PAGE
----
Like Syria and Lebanon, the investigation about bee fauna in Jordan is very poor. In 2006, 53 species were identified, recorded, and classified into five families: Apidae, Megachilidae (widely diversified), Halictidae (highly abundant), Andrenidae, and Colletidae (Al-Ghzawi, Zaitoun, Mazary, Schindler, & Wittmann, 2006). About 50 Andrena species were found in Jordan (Erwin Scheuchl and Gideon Pisanty) unpublished data in Pisanty, Scheuchl, and Dorchin (2018).
In Iraq, studies in this concern were very few also. Augul (2018) investigated the fauna of bees (Hymenoptera, Apoidea) from different regions of Iraq. A total of 16 species from 13 genera belonging to four families was found. The same author revised all the species that were recorded in previous investigations and reported the presence of 110 species, 32 genera belonging to five families: Apidae, Andernidae, Colletidae, Halictidae, and Megachilidae. In 2019, a revision about the Sphecidae was done, 41 species belonging to 12 genera, and four subfamilies of the family Sphecidae were found in Iraq (Augul, 2019).
Unfortunately, we were unable to find any literature about the bee fauna of Yemen and Oman except those cited by Baker (2004). Some genera were recorded by Alqarni et al. (2014c) and Engel (2011). According to Ascher and Pickering (2020), 67 species recorded in Yemen representing five families and 83 species were recorded in Oman, considered very low number compared to those of other regions (Table 1).
This work describes the situation of mellitology research in North Africa and the Middle East. It also cites the most common species present in the region. According to the literature, the bee fauna is very rich in MENA region with the presence of the six families in all the countries. The diversity of species is variable according to the countries geography, topography, and floral diversity. There are many common bee species, for each family, exist in MENA region, Apidea with almost 549 species, followed by the Megachilidae with 555 species. The Andrenidae and the Halictidae families came third place with almost 326 and 330 species respectively. Finally, the Colletidiae and the Mellittidae presented 148 and 25 species respectively. This review forms the basis for further studies involving the identification and bee-plant interactions in MENA regions. The continuous surveys will add more information about the bees in the region. Those efforts will be made to seek out further material in the field, obtain observations on their floral visitation behaviors, nesting biology, and locate immature stages.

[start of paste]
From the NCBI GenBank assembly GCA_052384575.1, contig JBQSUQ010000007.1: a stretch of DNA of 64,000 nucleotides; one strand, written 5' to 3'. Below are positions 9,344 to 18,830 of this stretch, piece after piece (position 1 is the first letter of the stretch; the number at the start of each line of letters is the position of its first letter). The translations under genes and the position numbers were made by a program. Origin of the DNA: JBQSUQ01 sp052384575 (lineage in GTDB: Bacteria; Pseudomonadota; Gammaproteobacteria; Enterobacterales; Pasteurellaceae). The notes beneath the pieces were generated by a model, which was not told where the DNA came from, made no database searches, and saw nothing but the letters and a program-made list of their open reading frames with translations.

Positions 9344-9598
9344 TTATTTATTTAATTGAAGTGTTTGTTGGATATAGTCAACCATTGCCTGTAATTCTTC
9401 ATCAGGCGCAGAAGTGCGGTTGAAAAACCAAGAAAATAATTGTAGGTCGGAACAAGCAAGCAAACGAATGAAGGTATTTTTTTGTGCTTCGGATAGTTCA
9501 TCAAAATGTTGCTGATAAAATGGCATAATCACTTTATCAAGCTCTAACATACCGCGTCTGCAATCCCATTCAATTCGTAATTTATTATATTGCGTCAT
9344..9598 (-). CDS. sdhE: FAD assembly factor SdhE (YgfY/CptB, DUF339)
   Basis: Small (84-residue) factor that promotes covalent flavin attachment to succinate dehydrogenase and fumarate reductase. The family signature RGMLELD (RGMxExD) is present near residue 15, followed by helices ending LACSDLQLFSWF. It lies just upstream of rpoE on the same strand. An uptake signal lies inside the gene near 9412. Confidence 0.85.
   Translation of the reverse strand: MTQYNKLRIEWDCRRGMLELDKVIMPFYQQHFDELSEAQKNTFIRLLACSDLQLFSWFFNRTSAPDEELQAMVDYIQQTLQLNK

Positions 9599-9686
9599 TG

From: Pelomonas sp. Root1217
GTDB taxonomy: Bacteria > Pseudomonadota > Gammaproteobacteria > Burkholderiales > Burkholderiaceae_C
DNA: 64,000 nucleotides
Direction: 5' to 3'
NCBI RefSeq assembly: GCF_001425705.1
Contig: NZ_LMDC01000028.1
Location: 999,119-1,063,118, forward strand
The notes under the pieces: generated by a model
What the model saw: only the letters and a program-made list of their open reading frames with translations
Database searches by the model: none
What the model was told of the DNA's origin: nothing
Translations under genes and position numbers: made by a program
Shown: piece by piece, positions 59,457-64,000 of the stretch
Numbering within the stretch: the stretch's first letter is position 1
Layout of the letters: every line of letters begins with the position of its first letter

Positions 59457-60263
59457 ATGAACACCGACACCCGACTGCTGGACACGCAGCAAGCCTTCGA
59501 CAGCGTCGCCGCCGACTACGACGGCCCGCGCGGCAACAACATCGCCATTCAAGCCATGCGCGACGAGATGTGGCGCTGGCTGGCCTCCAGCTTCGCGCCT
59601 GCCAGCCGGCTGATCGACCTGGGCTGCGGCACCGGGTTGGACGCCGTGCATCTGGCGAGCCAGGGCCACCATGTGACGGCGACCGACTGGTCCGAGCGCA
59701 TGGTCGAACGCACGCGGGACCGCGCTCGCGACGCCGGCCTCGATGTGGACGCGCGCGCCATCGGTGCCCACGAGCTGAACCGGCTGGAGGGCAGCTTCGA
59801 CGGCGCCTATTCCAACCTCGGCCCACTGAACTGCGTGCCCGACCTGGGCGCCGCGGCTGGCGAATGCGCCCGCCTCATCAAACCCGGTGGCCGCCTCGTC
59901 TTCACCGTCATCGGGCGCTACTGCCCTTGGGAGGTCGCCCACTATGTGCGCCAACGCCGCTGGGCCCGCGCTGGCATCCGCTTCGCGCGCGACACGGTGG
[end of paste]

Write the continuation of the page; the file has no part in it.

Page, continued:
Bees have great economic and ecological value. Recently, their continuous global loss requires the urgent development of specific conservation strategies. However, the difficulty of estimating the loss of bees and/or their preservation is due to lack of information (e.g., databases, not updating previous findings, etc.) concerning their worldwide diversity. Nevertheless, very little work has so far aimed to study the diversity of bees in the Arab world and Northen Africa although studies on bee diversity are abundant in many countries. One of the major problems facing scientists especially in Northen Africa is the lack of funding and collaboration for conducting several research expeditions across the countries. Moreover, upcoming researches in these countries need to focus on taxonomy, diversity, ecology, and biology of native bees. Our utmost goal of such initiative and consortium is to show the great impact of native bees on the pollination services of wild and cultivated plants that are requesting continuous protection and conservation.
Availability of data and materials
United Arab Emirates
Middle East and North Africa
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Shebl, M.A., Ben Abdelkader, F., Bendifallah, L. et al. The melittology research in Northern Africa and the Middle East: past and present situations. JoBAZ 82, 18 (2021). https://doi.org/10.1186/s41936-021-00217-y
- Solitary bees